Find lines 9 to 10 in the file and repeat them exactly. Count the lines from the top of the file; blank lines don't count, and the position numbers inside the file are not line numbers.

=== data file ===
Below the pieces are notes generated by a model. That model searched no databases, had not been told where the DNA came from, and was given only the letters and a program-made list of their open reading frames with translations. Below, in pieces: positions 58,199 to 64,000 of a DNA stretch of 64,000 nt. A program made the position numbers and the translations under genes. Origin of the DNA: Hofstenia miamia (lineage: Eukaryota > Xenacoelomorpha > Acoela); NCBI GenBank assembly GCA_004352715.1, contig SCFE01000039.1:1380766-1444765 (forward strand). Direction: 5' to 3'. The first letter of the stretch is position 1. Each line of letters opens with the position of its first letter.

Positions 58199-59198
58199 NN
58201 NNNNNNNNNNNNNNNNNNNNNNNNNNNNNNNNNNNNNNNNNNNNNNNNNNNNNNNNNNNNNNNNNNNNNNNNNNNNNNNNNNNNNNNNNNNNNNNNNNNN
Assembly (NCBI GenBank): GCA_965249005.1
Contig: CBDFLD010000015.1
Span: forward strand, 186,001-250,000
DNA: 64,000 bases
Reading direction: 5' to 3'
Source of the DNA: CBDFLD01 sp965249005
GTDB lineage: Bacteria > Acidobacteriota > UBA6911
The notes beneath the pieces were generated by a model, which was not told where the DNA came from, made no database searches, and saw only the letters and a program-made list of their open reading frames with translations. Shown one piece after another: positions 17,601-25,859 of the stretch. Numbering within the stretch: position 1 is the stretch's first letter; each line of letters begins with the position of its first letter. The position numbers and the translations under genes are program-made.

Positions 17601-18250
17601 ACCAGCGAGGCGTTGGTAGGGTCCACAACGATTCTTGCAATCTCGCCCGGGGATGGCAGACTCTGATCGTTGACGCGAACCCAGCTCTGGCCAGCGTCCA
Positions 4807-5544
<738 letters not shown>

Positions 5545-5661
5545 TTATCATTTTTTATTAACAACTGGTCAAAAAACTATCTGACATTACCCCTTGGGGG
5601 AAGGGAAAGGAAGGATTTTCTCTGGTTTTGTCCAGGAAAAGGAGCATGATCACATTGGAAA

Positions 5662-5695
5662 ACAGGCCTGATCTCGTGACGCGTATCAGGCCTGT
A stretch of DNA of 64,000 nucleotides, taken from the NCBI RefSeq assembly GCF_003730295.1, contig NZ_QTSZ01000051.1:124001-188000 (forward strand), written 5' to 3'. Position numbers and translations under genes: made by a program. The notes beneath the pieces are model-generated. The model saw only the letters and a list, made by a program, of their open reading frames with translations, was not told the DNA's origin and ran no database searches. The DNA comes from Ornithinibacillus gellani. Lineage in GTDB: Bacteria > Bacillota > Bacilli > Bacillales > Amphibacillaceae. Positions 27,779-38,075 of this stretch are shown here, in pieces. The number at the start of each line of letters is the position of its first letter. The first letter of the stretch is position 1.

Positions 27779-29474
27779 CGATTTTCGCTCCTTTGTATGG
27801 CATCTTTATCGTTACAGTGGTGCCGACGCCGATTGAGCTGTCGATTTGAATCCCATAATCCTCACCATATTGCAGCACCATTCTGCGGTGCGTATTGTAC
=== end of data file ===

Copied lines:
Reading direction: 5' to 3'
Source of the DNA: CBDFLD01 sp965249005